Sixty idiopathic toe walkers (age range 1 to 15 years) were evaluated to determine the natural history of toe-to-toe gait and the relationship between the range of ankle dorsiflexion and increasing age. The majority of toe walkers had a normal birth weight (average 7.06 pounds), walked on time (average 11.14 months), began toe walking immediately (87%), stood plantigrade (90%), were able to demonstrate a heel-toe gait (88%), and toe walked intermittently (68%). Forty-six percent of all toe walkers were found to have 0 degree or less of passive ankle dorsiflexion. Equinus toe walkers (mean dorsiflexion -5.2 degrees) had significantly less dorsiflexion than the remaining toe walkers (mean dorsiflexion 16.9 degrees; p < 0.01). An average of 12 degrees of dorsiflexion was resent in the 1-to 2-year age group, which gradually diminished to -4 degrees in the 6- to 15-year age group. It appears that there may be a relationship between persistent toe walking and the development of ankle equinus in some children and therefore interventions should be considered to inhibit the toe walking progression.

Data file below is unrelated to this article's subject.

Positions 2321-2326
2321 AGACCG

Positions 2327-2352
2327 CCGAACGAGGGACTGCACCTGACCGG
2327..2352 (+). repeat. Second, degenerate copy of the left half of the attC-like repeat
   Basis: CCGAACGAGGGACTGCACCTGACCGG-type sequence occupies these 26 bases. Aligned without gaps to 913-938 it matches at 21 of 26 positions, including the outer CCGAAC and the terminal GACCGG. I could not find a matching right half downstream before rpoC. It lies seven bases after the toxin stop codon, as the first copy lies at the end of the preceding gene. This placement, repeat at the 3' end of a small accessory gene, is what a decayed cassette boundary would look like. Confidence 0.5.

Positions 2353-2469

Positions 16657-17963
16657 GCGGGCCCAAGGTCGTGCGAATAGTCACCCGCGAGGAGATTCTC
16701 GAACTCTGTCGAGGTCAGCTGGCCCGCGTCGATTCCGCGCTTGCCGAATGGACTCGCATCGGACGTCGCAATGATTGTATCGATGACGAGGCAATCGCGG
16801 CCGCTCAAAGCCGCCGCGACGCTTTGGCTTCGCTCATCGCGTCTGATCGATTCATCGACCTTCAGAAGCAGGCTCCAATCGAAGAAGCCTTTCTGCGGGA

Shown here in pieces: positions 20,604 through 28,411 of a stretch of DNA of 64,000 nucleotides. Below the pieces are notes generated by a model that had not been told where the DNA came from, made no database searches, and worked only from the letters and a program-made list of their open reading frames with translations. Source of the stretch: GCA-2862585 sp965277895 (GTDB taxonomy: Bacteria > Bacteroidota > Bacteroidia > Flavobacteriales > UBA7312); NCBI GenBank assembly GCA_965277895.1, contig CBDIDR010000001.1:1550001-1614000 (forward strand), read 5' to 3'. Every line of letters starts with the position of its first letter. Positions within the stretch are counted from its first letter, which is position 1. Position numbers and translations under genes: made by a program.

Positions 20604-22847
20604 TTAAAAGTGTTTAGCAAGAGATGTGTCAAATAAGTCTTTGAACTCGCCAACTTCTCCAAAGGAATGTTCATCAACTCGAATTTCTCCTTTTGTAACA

The effect of a magnetic foil placed in the PPT/Rx Firm Molded Insole on the relief of heel pain was determined using the foot function index. Nineteen patients wore the PPT/Rx Firm Molded Insoles with the magnetic foil for 4 weeks and 15 patients wore the same PPT/Rx Firm Molded Insole with no magnetic foil for the same time. Approximately 60% of patients in both groups reported improvement. There was also no significant difference in the improvement between the magnetic foil group and the PPT/Rx Firm Molded Insole group in their scores on the post-treatment foot function index. These results suggest that the PPT/Rx Firm Molded Insole alone was effective in treating heel pain after only 4 weeks. The magnetic foil offered no advantage over the plain insole.
A clinical study was performed to evaluate the efficacy of the Viscoped Insole as compared with an 1/8-inch PORON medical materials insole in the treatment of lesser submetatarsal hyperkeratotic callosities. Thirty-five patients, ranging in age from 23 through 61 years (average 42 years) were randomly divided into three groups. All three groups initially had debridement of their submetatarsal callosities. In addition to the debridement, the first group (16 patients) wore a Viscoped Insole for 4 weeks. The patients in the second group wore a PORON insole for 4 weeks. The third group did not receive an insole after their debridement and served as the control. There was a significant improvement in the Viscoped group and the PORON group versus the control group (x2 = 40; p < 0.01) as measured by the foot function index. Insole therapy combined with debridement for submetatarsal hyperkeratoses is more effective than debridement alone.